Jonathan Rieder explores the range and variety of Dr. King's rhetoric.
Undoubtedly, he would be preparing joyfully to attend the inauguration of Barack Obama, America’s first black president.
Unfortunately, though, King will not be joining the Obamas, but people wanting to learning about his life and work have plenty of materials from which to choose.
King is also the subject of children’s books and a central figure in documentaries like Eyes on the Prize
, At The River I Stand
and Citizen King
, among others. Clayborne Carson
, my undergraduate thesis advisor, has spent the past 20 years of his career overseeing the publication of the King papers; thus far the center has produced 10 books of King’s speeches, sermons and a King encyclopedia.
With such a plethora of sources-reader Dan Prusaitis
said he did a search recently and found more than 131 books about the slain civil rights leader-one can hardly be faulted for greeting the arrival with yet another book about King with unbated breath.
The King that emerges in Rieder’s work is not the saintly figure that one sees during annual celebrations of his birthday. That King is frozen in time proclaiming his dream at the March on Washington.
Through his examination of King’s words and the settings in which they occurred, Rieder paints a far richer, more complex portrait of the man.
The King of The Word of the Lord Is Upon Me is all flesh and blood, at different times playing the “dozens” with members of his inner circle, many of whom were preachers, a pastor who combines raw emotion and refined knowledge in his sermons to black audiences and an advocate for peace who consciously emphasize for white audiences the importance of striving for the “beloved community.”
Rieder ultimately argues that King is a crossover artist and code switcher who consciously used different phrases and messages to black and white audiences. Indeed, part of the significance of the March on Washington speech is not King’s articulation of his dream, according to Rieder, but that he choose to abandon his set text and started “as exultant a display of blackness before the nation as once could imagine at the time” while helping to form one of America’s most profound moments.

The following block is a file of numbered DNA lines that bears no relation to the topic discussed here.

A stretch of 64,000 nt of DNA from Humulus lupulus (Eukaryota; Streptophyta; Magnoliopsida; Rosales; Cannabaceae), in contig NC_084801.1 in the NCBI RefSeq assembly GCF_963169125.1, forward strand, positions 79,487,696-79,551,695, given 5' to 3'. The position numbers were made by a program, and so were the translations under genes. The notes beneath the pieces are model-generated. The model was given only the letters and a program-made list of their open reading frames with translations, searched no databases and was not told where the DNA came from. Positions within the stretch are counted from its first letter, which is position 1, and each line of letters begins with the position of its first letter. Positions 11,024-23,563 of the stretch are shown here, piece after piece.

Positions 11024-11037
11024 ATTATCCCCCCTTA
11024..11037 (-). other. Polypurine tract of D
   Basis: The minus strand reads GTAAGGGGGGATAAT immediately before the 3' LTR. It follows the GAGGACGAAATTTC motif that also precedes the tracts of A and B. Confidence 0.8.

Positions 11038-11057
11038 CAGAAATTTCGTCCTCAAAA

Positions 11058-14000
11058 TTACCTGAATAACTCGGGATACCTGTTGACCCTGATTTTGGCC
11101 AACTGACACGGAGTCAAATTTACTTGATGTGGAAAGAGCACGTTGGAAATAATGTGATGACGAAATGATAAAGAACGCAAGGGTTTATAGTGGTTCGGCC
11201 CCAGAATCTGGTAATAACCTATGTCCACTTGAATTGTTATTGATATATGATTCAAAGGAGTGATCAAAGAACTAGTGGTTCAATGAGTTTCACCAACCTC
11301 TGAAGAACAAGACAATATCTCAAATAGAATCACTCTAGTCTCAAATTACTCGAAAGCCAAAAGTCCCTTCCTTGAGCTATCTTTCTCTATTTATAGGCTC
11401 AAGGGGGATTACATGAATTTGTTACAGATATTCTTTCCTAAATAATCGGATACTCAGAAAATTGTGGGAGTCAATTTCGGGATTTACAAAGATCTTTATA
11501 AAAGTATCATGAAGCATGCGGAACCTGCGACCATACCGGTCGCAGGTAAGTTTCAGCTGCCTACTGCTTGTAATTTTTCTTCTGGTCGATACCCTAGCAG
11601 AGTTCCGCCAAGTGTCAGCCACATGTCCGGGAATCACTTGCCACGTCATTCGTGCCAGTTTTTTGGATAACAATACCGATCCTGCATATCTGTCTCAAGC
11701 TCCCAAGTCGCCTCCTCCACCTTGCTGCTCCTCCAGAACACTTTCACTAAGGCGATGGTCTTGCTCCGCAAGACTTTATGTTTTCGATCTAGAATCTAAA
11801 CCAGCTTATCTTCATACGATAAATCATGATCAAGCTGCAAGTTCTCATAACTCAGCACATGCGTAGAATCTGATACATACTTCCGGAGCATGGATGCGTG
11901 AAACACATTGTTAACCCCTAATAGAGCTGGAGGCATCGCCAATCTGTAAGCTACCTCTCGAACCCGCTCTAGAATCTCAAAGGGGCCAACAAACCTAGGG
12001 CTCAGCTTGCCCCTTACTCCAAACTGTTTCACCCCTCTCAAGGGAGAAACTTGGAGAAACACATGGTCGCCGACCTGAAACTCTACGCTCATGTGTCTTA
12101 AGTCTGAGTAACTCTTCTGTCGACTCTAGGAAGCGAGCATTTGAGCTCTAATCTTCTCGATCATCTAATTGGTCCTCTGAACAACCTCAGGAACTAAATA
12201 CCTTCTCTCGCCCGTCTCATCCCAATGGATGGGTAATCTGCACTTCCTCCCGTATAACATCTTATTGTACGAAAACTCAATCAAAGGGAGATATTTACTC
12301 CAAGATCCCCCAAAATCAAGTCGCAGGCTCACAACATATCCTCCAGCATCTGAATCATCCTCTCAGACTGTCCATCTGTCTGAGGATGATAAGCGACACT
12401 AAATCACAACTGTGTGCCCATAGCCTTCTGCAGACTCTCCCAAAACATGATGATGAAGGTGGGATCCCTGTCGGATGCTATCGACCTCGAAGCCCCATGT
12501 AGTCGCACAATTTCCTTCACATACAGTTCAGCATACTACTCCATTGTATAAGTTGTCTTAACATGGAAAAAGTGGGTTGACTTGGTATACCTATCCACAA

Rieder divides the work into four sections. The first part looks at how King spoke with his colleagues, with whom he was highly earthy, while the second examines the tension between raw and refined elements in King’s preaching. The third part tackles King’s oratory in mass meetings, and the final section looks at how King crossed over to white audiences with appeals to “amazing universalism.”
Rieder delineates his scope from the outset:
“This book is not biography, history or theology. It is mainly an interpretive effort to understand a complex man-not the deep thinker or the inspiring doer, but the fluent speaker who did inspiring things with his words.”
Rieder maintains this focus throughout the book, continually supplying examples of King’s words, the context in which they occurred, the audience’s response and the consequence of the interaction. Rieder’s description of the Mountaintop speech
, given the night before King died, is notable for how it captures the emotion the speech elicited.
But so, too, is his explanation of how King would not confine himself rigidly to one persona for black audiences-he would be likely to discuss the three words for love in Greek-eros, phylia and agape, for example-but instead could flow between black and white groups. The language he used, and the faith and empathy underpinning the words, was central to that effort.
Rieder’s skill in drawing King’s varied forms of expressions and the audiences that heard them to make a persuasive argument about the King’s faith, language and impact is its most impressive aspect. Still, his convincing explanation that, while he referred to Mohandas Gandhi
in Stride Toward Freedom
, King was at base a Christian thinker whose deep and abiding faith contributed mightily to the success of his moral and universal appeal to the nation is significant, too.
In short, The Word of the Lord Is Upon Me is a mesmerizing and original look at one of America’s most important historical figures.
Obama is another such figure.
That King will not be around to see Obama sworn in by Chief Justice John Roberts
is the reminder of a wound that still hurts, even though than 40 years have passed since it initially was sustained.
That there are works like Jonathan Rieder’s to help us understand the man who worked with so many others to end legal apartheid and pave the way for the enormously important occasion helps to cushion the blow.